energy is passed from one to another—can be thought of in terms of an imaginary chain.
In this chain, each organism forms a single link: the chain stretches from the blackberries
to the mouse that eats one to the owl that catches the mouse. Such an imaginary chain is
known as a food chain. Food chains describe the flow of energy, in the form of food,
from one organism to another. Each organism forms a link in the chain. Almost all food
chains begin with producers harvesting energy from the sun. From there the energy is
passed from producers to consumers: herbivores, carnivores, and omnivores. When these
die the energy passes to scavengers and decomposers, and back into the soil.
Decomposers, as the last step to replenishing the soil, are both the end and the beginning
of any food chain.
We can see that, as with a real chain, removing any link causes the entire chain to
collapse. If the plants were removed, for example, it would not simply affect
herbivores—for carnivores eat the herbivores. If the decomposers were removed, the soil
would not become replenished with minerals; new plants would not grow; herbivores
would not feed on them. And if the sun were removed from the chain—perhaps by
pollution blocking its light—nothing else on the chain would remain. The last living
recipient of energy in a food chain is called the “top consumer.” It will not be consumed
itself until it dies.
Food chains are a helpful way to think about how energy moves through an
ecosystem. In any real situation, though, there are many different food chains, all
connected to each other. A food web is a diagram that combines food chains to show
these connections. Food webs are made of interconnected food chains. These
relationships can also be imagined as a pyramid, with plants on the bottom, then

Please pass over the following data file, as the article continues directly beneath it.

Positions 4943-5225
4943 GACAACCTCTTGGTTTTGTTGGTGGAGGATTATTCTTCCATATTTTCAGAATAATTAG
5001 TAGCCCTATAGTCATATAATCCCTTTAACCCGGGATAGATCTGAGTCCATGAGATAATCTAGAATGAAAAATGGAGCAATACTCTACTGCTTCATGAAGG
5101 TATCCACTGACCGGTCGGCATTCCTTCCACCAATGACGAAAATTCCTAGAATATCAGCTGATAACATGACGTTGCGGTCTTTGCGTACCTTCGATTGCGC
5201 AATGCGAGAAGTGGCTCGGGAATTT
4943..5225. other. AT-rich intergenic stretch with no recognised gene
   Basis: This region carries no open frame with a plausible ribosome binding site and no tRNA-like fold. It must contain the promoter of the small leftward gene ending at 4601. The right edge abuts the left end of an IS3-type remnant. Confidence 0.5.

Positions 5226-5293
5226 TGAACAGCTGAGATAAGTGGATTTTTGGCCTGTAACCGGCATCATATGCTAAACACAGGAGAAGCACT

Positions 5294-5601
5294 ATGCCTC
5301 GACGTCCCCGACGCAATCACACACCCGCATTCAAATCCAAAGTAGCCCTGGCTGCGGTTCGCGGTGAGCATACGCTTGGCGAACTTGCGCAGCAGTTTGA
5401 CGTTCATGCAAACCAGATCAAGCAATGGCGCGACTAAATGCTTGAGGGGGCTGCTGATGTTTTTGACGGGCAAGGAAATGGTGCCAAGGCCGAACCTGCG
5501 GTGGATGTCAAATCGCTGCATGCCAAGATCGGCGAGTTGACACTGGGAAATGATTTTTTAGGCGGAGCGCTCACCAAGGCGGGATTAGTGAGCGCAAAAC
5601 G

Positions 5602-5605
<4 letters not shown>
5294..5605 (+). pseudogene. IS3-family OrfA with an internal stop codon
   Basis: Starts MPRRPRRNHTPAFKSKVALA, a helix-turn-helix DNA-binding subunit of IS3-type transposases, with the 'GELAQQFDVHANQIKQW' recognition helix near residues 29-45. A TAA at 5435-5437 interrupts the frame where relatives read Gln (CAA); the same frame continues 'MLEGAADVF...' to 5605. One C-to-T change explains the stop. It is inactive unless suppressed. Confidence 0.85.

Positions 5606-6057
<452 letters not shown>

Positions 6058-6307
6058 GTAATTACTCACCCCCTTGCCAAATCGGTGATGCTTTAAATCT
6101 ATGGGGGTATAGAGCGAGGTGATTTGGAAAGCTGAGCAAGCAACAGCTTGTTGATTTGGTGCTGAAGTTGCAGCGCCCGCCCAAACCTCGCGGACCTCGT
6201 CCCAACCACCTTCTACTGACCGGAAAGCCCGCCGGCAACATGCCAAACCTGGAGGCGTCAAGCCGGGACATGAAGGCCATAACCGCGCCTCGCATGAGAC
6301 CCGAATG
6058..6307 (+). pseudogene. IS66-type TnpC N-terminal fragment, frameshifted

herbivores, and then carnivores. This kind of diagram is known as an energy pyramid.
Energy is lost between every feeding level of an energy pyramid. Only about one-tenth of
the energy in plants flows to herbivores. One tenth of the energy in herbivores flows to
carnivores. The rest is used up in the process of staying alive or lost as heat.
The chemical elements that make up the molecules of living things pass through
food webs and are combined and recombined in different ways. At each link in a food
web, some energy is stored in newly made structures but much energy is lost into the
environment as heat. Continual input of energy from sunlight is required to keep this
process going. In this process, atoms and molecules cycle among living and nonliving
components of the biosphere. Carbon dioxide and water molecules used in photosynthesis
to form energy-rich organic compounds are returned to the environment when the energy
in these compounds is eventually released by cells through the processes of cell
respiration and other life activities.
The most abundant organisms in any ecosystem, aside from the decomposers, will
be the producers. Plants have the most energy available to them because they trap it
directly from the sun. There will be fewer carnivores and even fewer top carnivores.
Small populations of top carnivores depend on much larger populations of other animals
to survive. The number of organisms any environment can support is called its carrying
capacity. The carrying capacity of an environment is limited by the available energy,
water, oxygen, and minerals, and by the ability of ecosystems to recycle the remains of
dead organisms through the activities of bacteria and fungi. Living organisms have the
capacity to produce populations of unlimited size, but available resources in their
environments are finite. This restricts the growth of populations and produces
competition between organisms.
Students will be able to
1. Recognize the fundamental components of ecological systems including plant
producers and animal consumers.
2. Demonstrate how species in a food chain interact.
3. Model how energy is transferred through a food chain.
4. Apply their understanding of energy flow to human food chains in order to inform
environmental decisions.
List of relevant NAAEE Guidelines for learning that correlate with this unit plan
(grades 9-12):
Strand 1– Questioning, Analysis and Interpretation Skills
F) Working with models and simulations—Learners are able to create, use, and
evaluate models to understand environmental phenomena.
Strand 2– Knowledge of Environmental Processes and Systems
Strand 2.2–The Living Environment
A) Organisms, populations, and communities—Learners understand basic population
dynamics and the importance of diversity in living systems.
C) Systems and connections—Learners understand the living environment to be
comprised of interrelated, dynamic systems.
D) Flow of matter and energy—Learners are able to account for environmental